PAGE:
For the longest time, the critics of former Strikeforce, K-1 and DREAM heavyweight champion Alistair Overeem have had much to say about the Dutch striker.
Some went after him for his striking ability, which they felt was inferior in full MMA competition; others felt he would be lost in the grappling realm despite finishing many of his fights by submission; and still others felt he had no cardio after an underrated performance in a lopsided unanimous decision against Fabricio Werdum.
Last night's UFC 141 headliner in which Overeem opposed former UFC heavyweight champion Brock Lesnar was one such fight that Overeem's most vocal critics felt would be the easiest loss for "The Demolition Man" to suffer by far.
Lesnar had heavy hands, a hulking physique, a well-documented wrestling pedigree, literally no prior MMA experience and a WWE career that ran from 2002 to 2004 that included feuds with the likes of Kurt Angle, John Cena, The Undertaker and Big Show.
What Lesnar's most vocal supporters failed to mention was that Lesnar lacked a refined striking regiment that could give Overeem problems, but they were quick in claiming that Lesnar would take Overeem down at will and score a lopsided unanimous decision of his own, but Overeem's striking had another idea, which not only scored a first-round TKO for Overeem, but also sent Lesnar into an early retirement.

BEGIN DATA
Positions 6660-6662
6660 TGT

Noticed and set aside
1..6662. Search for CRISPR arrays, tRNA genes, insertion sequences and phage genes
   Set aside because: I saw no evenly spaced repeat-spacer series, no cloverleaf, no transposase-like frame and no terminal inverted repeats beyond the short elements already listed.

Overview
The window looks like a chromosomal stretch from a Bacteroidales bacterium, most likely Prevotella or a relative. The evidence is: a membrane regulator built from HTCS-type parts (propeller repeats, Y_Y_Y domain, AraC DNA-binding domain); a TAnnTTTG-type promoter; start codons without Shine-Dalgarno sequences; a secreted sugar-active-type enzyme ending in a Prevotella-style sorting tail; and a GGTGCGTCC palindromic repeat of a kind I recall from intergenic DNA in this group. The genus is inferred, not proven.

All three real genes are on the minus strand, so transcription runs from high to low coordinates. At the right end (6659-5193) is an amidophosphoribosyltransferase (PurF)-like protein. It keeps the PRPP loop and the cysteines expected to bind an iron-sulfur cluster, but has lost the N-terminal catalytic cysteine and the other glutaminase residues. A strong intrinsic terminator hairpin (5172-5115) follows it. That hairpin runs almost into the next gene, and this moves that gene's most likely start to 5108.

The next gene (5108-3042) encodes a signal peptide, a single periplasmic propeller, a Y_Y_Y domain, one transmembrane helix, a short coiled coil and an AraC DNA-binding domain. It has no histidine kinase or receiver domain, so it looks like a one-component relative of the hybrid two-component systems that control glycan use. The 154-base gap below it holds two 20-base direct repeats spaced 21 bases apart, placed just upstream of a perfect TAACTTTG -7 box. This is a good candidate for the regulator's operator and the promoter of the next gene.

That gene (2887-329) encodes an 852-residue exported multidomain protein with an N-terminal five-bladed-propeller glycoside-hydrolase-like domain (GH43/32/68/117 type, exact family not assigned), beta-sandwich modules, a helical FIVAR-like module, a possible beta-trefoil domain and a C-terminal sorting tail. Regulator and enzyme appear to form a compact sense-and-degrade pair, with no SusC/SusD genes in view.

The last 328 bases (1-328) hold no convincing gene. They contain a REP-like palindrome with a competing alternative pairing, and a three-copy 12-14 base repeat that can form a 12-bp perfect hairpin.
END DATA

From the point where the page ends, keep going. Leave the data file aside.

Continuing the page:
If he can do that to the UFC's biggest draw, who was expected to tear through Overeem despite his long layoff, what does that mean for the rest of the division?
As hard as the rest of the division hits, they don't hit the way Overeem hits, they don't implement submissions the way Overeem does, and they don't make victories look the way in which Overeem makes his victories appear in terms of dominance.
Overeem has one more hurdle before he goes down as the best heavyweight in the world today, and rest assured that Chuck Liddell or Mauricio "Shogun" Rua didn't end their respective PRIDE fights with Overeem with nearly the same power as the power Junior dos Santos packs.
However, Dos Santos and the rest of the UFC "big boys" never got hit in the body with knees, kicks or strikes like what Overeem has delivered so far.
It's the overall skill set of Overeem, from his crushing submissions to the strength he puts behind his throws, that accompany his striking enough to where he can give any heavyweight serious problems in all aspects of the game.
He also doesn't just bum-rush to make himself look busy either; he picks his shots before going in to lay down the "Demolition Hammers" that we're calling by the legal term "fists."
Dos Santos might prove a story all too different for "The Reem" because Dos Santos is a monster all his own, but take everything that justifies the hype around Overeem into account, and it's not very difficult to comprehend why it's at least possible that 2012 might be the year that we start looking at the UFC's heaviest division as the "UFC Overeem division."
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